Spotlight – 13: Developments in the Indian Power Sector & the Draft Electricity Amendment Bill – Are the steps sufficient?


Dear Reader,

The 13th edition of the Spotlight explores the Indian power sector in the context of the Draft Electricity Amendment Bill 2020.

Developments in the Indian Power Sector & the Draft Electricity Amendment Bill
Are the steps sufficient?


  • Almost 62 percent of India’s power generation is still dependent on fossil fuels. Thus, a clean energy transition is contingent upon the planned decarbonisation of the Indian economy. However, the growth rate of conventional energy sources has been on a decline in the past few years of this decade, showing the emphasis on clean energy sources in India.
  • By the growth rates of renewable energy (RE) sources, particularly solar and wind energy, the prospects of these sources of power generation seem bright, as shown in the figure below.
  • The Government of India is also promoting these non-polluting sources of energy through various schemes and policies. These include schemes for a national Green Corridor, Solar Parks and Ultra Mega Solar Projects, Solar-Wind Hybrid Policy in addition to various state-level initiatives on the development of grid-connected as well as distributed RE generation.


On one hand, the power sector of India is at a cusp of transitioning to sustainable energy sources, while on the other there are several structural and legacy issues which have been affecting the operational and financial prospects of this sector. These include Aggregate Technical and Commercial losses (AT&C) of discoms, poor operational efficiency of generation, transmission and distribution utilities, political interference in the governance, sub-optimal revenue realisation and credit management, amongst others.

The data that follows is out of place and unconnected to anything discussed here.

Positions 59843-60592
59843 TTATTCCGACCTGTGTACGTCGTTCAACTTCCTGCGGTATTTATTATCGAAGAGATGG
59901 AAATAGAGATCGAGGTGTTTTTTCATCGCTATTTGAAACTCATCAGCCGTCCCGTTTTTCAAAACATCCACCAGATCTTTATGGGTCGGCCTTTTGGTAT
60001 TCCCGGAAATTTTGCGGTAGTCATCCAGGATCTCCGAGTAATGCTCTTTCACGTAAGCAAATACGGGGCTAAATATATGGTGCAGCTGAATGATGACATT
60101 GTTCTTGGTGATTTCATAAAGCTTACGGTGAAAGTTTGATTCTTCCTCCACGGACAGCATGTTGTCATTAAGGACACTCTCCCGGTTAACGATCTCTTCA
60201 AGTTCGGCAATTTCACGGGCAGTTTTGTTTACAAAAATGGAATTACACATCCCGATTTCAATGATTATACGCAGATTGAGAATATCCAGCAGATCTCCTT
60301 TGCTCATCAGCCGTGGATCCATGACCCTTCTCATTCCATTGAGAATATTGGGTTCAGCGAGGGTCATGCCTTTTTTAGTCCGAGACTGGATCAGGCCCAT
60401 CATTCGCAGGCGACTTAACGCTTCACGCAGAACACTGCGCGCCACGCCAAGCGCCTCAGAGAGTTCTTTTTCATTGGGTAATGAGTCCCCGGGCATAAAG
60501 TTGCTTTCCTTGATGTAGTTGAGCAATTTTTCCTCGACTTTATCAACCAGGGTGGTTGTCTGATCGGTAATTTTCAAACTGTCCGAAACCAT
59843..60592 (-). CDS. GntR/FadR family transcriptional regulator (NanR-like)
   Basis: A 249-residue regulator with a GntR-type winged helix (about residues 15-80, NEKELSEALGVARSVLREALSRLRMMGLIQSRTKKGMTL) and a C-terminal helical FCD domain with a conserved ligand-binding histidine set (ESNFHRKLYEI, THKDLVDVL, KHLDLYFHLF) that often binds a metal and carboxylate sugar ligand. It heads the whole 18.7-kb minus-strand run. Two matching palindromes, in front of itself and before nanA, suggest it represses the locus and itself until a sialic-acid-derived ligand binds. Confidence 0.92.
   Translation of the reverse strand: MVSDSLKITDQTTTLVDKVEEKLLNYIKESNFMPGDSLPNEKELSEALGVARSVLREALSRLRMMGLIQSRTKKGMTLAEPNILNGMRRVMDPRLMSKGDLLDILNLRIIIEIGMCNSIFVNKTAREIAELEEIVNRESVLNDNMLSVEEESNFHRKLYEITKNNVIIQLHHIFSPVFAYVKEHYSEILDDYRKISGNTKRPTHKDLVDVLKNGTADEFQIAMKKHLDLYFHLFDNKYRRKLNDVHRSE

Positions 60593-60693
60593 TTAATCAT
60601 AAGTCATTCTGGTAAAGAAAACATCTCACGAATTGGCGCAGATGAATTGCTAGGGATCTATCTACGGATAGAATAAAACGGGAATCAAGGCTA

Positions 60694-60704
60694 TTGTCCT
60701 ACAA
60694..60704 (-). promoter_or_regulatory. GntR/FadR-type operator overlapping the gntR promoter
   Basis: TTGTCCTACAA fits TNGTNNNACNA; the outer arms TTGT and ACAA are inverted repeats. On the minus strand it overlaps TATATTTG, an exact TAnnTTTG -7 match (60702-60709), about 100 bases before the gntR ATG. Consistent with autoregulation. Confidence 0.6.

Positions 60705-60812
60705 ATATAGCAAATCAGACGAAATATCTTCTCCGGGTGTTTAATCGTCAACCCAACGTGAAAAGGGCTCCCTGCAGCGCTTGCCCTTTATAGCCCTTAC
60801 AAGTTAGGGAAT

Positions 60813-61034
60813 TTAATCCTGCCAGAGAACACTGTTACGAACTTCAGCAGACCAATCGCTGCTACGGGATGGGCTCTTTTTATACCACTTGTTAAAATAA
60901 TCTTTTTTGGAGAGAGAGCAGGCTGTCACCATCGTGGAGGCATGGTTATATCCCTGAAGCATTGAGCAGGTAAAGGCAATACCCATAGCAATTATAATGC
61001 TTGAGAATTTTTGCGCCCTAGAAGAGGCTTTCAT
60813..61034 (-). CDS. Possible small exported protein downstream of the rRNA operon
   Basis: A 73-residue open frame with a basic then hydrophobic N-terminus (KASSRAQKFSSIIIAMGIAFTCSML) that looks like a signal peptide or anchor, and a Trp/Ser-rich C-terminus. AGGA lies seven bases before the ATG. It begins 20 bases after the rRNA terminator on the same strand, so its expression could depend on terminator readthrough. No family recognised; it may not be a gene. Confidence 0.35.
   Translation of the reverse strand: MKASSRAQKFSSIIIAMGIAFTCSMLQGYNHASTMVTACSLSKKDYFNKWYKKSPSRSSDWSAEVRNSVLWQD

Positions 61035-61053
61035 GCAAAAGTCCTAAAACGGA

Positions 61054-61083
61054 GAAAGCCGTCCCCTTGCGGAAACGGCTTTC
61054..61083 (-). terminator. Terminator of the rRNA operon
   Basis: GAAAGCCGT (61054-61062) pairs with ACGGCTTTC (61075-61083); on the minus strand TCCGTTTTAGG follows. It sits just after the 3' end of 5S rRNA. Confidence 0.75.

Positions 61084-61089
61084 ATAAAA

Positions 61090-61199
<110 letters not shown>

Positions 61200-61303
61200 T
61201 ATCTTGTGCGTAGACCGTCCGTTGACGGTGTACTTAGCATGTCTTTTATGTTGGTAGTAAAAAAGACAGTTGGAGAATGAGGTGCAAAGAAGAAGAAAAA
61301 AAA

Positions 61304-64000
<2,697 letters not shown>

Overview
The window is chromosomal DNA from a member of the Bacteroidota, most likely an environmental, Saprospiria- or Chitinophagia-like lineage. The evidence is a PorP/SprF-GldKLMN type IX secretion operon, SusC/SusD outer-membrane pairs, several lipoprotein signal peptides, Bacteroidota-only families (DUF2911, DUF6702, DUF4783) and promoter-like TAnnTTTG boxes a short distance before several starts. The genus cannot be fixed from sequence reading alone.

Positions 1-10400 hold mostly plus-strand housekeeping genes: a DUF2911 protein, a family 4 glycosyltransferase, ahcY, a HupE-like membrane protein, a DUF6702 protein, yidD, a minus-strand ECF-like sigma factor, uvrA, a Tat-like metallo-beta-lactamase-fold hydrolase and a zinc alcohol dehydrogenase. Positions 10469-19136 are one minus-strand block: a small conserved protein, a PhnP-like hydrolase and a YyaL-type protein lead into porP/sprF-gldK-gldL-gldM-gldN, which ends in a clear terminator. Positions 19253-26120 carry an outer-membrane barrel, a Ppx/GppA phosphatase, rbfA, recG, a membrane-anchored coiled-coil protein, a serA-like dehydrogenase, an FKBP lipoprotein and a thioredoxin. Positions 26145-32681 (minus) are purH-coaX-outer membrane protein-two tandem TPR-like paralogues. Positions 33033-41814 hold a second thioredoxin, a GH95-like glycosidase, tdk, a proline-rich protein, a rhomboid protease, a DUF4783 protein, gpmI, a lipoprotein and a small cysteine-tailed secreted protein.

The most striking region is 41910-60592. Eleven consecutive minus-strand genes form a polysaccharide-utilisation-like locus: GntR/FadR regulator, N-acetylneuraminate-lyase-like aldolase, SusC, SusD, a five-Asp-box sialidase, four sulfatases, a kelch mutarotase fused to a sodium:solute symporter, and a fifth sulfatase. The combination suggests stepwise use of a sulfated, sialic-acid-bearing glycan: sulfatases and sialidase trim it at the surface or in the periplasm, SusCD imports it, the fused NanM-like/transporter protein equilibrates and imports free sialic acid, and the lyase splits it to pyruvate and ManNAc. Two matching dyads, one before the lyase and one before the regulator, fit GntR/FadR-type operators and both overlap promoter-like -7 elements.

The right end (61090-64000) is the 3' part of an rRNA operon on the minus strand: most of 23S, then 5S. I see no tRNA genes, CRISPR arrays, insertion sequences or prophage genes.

To address some of these issues, the Draft Electricity Amendment Bill was floated by the Ministry of Power for public comments. This section gives a snapshot of the major arguments for and against the changes proposed in the draft Bill.

The intent behind the Amendments
  • Centralisation: Concentration of power in the hands of the Central Government for deliberation on crucial issues, including tariff, appointments to regulatory commissions, resolution of matters of contract enforcement
  • De-stressing the States: Facilitating investments and commercial activities in the power sector by bringing in uniformity in a top-down manner
New Authority: Electricity Contract Enforcement Authority
  • The Duplicity of Authorities: With existing regulatory commissions already dealing with contract-related issues, there arises a question about the need for a new Electricity Contract Enforcement Authority (ECEA)
  • Need for a Specialised Authority: Owing to long-standing challenges of contract enforcement, the power sector is now being viewed as a nexus of contracts
New Models: Distribution Franchisee & Direct Benefit Transfer
  • Privatisation of Discoms: Examples from Maharashtra have shown that private utilities can be effective if they have good quality equipment and efficient employees
  • Progressive but Lacks Clarity: Direct benefit transfer (DBT) is a much-needed measure if cross-subsidies are to be gradually phased out. But the implementation should be designed by keeping in mind the ground realities
New Policies: Tariff and Renewable Energy
  • Greater Sanctity for Tariff Policy: Tariff determination, previously ‘guided’ by the Tariff Policy, now has to adhere to the provisions of the new Tariff Policy which is awaiting Cabinet approval
  • Legislative Push for RE: With the introduction of a new National RE Policy, there remains confusion regarding the existing basket of schemes and policies. There is a need for a larger discourse on energy rather than a focus on solar and hydro energy


There is a need for institutionalisation of Cost-Benefit Analysis (CBA) and piloting of proposed interventions in a controlled regulatory environment (regulatory sandbox).
Additionally, adopting a holistic approach to the power sector is required for ensuring competitiveness in power-intensive sectors where it acts as a major input. For example, while subsidising power costs for agriculture its unintended impact on water resources should also be taken into account.

Note: For more details on this issue, please go through the comments submitted to the Ministry of Power on the Draft Electricity Amendment Bill by CUTS International which are available here: